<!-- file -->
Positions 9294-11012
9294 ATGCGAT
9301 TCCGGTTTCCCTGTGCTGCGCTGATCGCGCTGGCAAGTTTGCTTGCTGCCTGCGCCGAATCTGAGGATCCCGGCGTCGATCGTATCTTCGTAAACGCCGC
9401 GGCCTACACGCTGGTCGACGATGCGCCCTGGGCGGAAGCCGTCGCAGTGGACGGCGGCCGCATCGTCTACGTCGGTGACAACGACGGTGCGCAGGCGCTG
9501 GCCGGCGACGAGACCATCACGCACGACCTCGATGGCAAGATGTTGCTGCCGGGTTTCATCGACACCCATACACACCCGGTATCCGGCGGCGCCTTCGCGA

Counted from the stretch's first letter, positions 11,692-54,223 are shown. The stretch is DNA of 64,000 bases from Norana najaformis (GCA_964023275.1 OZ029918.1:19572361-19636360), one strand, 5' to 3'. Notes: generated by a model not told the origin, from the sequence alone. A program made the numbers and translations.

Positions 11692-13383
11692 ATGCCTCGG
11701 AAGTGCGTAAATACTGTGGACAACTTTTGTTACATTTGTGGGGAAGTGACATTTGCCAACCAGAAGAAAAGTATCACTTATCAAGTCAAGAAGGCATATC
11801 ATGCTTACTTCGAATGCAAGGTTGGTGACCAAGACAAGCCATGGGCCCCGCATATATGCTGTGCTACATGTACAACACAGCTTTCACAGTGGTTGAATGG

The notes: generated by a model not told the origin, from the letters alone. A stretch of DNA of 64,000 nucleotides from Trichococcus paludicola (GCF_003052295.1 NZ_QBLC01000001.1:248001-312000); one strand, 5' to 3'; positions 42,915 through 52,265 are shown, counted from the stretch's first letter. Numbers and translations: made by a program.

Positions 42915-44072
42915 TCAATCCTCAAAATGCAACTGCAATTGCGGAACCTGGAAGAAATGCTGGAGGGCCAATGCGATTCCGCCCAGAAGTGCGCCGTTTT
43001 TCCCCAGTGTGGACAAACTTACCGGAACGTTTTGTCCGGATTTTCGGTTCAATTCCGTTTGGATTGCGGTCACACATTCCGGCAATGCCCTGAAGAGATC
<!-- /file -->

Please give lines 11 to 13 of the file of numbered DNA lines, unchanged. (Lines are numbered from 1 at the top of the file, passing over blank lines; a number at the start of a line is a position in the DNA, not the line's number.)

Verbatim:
The notes: generated by a model not told the origin, from the letters alone. A stretch of DNA of 64,000 nucleotides from Trichococcus paludicola (GCF_003052295.1 NZ_QBLC01000001.1:248001-312000); one strand, 5' to 3'; positions 42,915 through 52,265 are shown, counted from the stretch's first letter. Numbers and translations: made by a program.

Positions 42915-44072
42915 TCAATCCTCAAAATGCAACTGCAATTGCGGAACCTGGAAGAAATGCTGGAGGGCCAATGCGATTCCGCCCAGAAGTGCGCCGTTTT